Objectives. To determine the prevalence of drug resistance and to analyze the subtyping in HIV-1 samples from Cuba.
|HIV, AIDS, antiretroviral drugs, drug resistance, Cuba.|
Since 1996, antiretroviral treatment has changed the natural history of HIV type 1 (HIV-1) infection. An increased use of these drugs and the introduction of more potent new mole- cules has improved the prognosis for HIV-infected patients and has reduced the mortality rate associated with AIDS.3
In combination with the fact that HIV-1 cannot be eradicated, the problems that are associated with adherence to treatment can result in therapeutic failures that are frequently associated with the selection of viral resistance mutations that are naturally present even in isolates from patients with no prior exposure to the drugs used to treat HIV infection (1-4). Viral recombination can also be an important factor in the propagation of resistance (5-6).
Genotyping methodologies to monitor HIV-1 resistance mutations have been used to study resistant HIV-1 variants in various populations, and this approach's usefulness has even been demonstrated for evaluating mixtures of mutant viruses and wild type viruses (viruses with no primary resistance mutations), according to both published reports (7-9) and unpublished ones.4
Most of the antiretroviral resistance studies that have been done so far have been carried out in developed countries, where HIV subtype B is predominant. In Cuba one study (10) has reported that there is a predominance of the B subtype, but more recent research has shown that there is a mosaic of subtypes and recombinant viruses (Cuevas MT, et al. High HIV-1 genetic diversity in Cuba [unpublished manuscript]. 2001). A recent survey of subtypes in Cuba identified the presence of three non-B subtype viruses: A, H, and C (11).
In other countries, studies on genetic resistance have also been carried out on isolates of non-B subtypes, and the implications of this information for vaccine development have been assessed (12, 13).
Because no studies concerning the prevalence of HIV-1 resistance to antiretrovirals had been done in Cuba, we decided to investigate that issue as well as to look at the subtyping of the Cuban samples. In addition, we explored the importance of both of these types of information for public health on the island.
MATERIAL AND METHODS
This research in Cuba was part of a pilot study of the WHO-UNAIDS (World Health Organization-Joint United Nations Programme on HIV/ AIDS) to monitor HIV resistance to antiretroviral drugs in Latin America. The UNAIDS study was carried out in Argentina, Brazil, Cuba, and Venezuela, with the Department of Viral Pathogenesis of the National Center of Fundamental Biology of the Carlos III Institute of Health, of Madrid, Spain, serving as the coordinating center for the study.
In this survey we analyzed Cuban samples, which were collected in 1999. Written informed consent was obtained from the subjects, and a standardized questionnaire was used to obtain demographic, clinical, and risk-factor data on each of those persons.
Cuba has the lowest HIV prevalence in the Americas (0.03%), with an estimated number of infections of 1 950 at the end of 1999 in a total population of 11.2 million persons (14). For our study we selected a sample population of 103 patients. We placed each of the 103 into one of four categories that were related to the antiretroviral regimen that each patient had been receiving at the beginning of his or her treatment.
The first category consisted of patients who had never received any antiretroviral drug. There were 27 persons in this "untreated patients" category, or 26.2% of the 103 subjects in the study.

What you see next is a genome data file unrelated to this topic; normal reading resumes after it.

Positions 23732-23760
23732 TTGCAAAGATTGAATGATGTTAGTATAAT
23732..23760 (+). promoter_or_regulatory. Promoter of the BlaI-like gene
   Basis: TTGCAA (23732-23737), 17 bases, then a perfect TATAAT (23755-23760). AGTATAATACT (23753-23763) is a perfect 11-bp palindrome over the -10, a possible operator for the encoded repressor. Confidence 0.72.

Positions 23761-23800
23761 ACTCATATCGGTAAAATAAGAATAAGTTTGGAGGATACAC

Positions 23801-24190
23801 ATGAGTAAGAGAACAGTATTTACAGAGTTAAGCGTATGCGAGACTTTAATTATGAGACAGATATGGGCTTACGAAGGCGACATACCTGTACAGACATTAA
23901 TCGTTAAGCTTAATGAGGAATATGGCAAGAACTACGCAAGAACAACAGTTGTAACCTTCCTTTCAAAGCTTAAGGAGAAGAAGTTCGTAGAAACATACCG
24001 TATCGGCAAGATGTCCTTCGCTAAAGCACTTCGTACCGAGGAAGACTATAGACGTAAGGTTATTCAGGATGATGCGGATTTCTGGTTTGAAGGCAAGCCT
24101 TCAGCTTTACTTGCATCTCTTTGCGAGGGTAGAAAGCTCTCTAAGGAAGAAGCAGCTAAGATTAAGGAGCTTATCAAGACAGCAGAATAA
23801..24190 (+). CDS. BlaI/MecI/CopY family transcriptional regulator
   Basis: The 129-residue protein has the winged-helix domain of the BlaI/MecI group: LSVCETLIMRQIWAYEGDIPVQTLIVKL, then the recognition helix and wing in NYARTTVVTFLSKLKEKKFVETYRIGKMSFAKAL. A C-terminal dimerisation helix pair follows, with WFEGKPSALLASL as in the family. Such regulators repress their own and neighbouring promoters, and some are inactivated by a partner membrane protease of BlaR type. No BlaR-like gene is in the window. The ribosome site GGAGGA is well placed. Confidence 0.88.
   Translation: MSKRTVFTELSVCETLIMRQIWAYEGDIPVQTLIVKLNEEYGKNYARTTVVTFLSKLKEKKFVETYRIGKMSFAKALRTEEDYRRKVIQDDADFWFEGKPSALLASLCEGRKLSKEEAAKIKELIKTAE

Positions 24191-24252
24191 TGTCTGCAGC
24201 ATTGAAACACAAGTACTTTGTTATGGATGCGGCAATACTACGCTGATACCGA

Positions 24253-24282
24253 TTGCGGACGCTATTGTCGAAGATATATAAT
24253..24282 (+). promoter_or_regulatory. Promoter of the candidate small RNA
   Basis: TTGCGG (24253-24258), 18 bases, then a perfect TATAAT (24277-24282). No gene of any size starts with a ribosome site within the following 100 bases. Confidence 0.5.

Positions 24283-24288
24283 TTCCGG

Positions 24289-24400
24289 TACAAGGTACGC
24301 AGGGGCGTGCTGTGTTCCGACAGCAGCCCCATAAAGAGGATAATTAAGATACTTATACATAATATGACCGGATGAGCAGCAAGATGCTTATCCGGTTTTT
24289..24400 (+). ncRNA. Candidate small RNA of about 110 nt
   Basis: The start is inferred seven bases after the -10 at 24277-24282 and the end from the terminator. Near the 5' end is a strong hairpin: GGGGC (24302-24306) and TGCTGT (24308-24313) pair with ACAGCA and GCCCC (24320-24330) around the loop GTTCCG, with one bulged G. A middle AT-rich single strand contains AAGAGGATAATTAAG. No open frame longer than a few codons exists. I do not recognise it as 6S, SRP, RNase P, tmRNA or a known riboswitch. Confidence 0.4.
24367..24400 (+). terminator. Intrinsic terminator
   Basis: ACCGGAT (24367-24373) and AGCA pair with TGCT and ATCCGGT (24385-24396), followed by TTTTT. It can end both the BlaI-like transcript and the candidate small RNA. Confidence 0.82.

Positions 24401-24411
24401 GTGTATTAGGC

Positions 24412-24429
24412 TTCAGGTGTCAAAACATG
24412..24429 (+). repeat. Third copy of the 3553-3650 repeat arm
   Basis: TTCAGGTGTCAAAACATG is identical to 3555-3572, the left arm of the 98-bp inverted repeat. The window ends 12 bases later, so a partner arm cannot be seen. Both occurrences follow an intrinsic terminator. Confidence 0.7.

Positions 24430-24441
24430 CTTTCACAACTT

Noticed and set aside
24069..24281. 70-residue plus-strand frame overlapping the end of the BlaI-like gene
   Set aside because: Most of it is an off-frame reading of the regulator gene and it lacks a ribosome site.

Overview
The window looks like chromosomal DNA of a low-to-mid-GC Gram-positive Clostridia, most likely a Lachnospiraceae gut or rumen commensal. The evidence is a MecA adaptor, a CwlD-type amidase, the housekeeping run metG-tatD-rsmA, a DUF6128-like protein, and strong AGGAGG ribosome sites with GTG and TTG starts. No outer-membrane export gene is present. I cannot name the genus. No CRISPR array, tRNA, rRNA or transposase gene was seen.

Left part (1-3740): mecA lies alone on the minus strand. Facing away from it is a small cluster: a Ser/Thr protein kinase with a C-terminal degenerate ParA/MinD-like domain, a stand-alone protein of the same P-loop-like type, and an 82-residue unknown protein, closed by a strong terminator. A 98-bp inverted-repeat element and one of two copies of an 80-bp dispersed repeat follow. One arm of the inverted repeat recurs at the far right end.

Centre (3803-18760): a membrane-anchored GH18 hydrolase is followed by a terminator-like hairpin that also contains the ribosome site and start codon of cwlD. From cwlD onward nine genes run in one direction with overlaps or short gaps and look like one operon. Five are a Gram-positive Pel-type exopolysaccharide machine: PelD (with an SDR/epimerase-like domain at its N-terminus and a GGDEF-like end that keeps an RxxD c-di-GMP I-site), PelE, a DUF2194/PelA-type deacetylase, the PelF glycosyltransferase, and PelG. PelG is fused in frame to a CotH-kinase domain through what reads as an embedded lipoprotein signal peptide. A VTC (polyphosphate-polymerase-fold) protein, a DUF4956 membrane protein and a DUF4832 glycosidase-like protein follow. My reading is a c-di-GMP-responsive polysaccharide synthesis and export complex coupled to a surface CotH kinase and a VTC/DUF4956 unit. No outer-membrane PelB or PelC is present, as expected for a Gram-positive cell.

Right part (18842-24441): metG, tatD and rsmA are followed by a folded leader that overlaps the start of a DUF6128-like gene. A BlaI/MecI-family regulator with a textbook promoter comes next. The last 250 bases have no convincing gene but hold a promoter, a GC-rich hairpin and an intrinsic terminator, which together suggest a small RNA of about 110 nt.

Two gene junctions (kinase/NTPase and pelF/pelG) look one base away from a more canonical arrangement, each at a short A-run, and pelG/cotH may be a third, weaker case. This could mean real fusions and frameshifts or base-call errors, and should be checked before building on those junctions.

The second category consisted of 29 patients (28.2% of the 103) who had started their treatment with zidovudine (ZDV). In 3 of these 29 patients, the monotherapy treatment was later changed to bitherapy (two-drug therapy), using zidovudine plus another reverse transcriptase inhibitor (RTI). Nine of these 29 patients were not receiving any antiretroviral drug when the sample was obtained.
The third category consisted of 28 patients (27.2% of the 103) who had begun treatment with bitherapy. In 24 of these 28 persons the treatment was ZDV plus another RTI. Two of these 24, after one month of bitherapy, had a protease inhibitor (PI) added to their treatment. Three of these 24 patients were not receiving any antiretroviral drug when the sample was obtained. The remaining 4 patients undergoing bitherapy had been taking one RTI plus one PI for 1 to 3 years. In 2 of these 4 cases, after 1 year of treatment, a second RTI was added. All of these 4 patients were undergoing treatment when the samples were collected.
Finally, the fourth category consisted of 19 individuals (18.4% of the 103) who had started their treatment with triple therapy. Of these 19, 17 of them were receiving two RTIs plus one PI, and 1 of them was receiving one RTI plus two PIs. The last of these 19 patients had received triple therapy for only 6 months during 1998 and was not receiving any antiretroviral drug when the samples were collected.
Out of the 103 patients in our study, 42 of them (40.8%) were classified in the "C" AIDS clinical stage, according to the classification system of the Centers for Disease Control and Prevention of the United States of America (15). Sexual contact had been the predominant route of infection for the 103 study patients, with it being heterosexual contact for 42 of the patients (40.8%) and homosexual contact for 60 of them (58.3%). There was 1 case of perinatal transmission.
For the 103 patients, the mean viral load was 80 000 copies/mL (range, < 200 to 1 800 000), and the mean CD4+ count was 356 cells/mL (range, 10 to 1 284). We performed DNA extraction from 106 peripheral blood mononuclear cells using the Casas method (16). Amplification and direct sequencing of pol gene coding for reverse transcriptase and protease were performed using the ABI PRISM® Dye Terminator Cycle Sequencing Kit (Applied Biosystems, Foster City, California, United States) with AmpliTaq® DNA polymerase FS (Roche Molecular Systems, Alameda, California, United States). The HIV-1 RNA plasma viral load was measured using Nucleic Acid Sequence Based Amplification (NASBA) technology (Organon Teknika, Boxtel, Netherlands). Genotyping of the envelope was performed by heteroduplex mobility assay (HMA), using an HMA subtyping kit (National Institutes of Health, AIDS Research and Reference Reagent Program, Bethesda, Maryland, United States). In order to corroborate the HMA results, sequencing of env (C2-V3-C3) was done in one-third of each subtype that had been detected by HMA.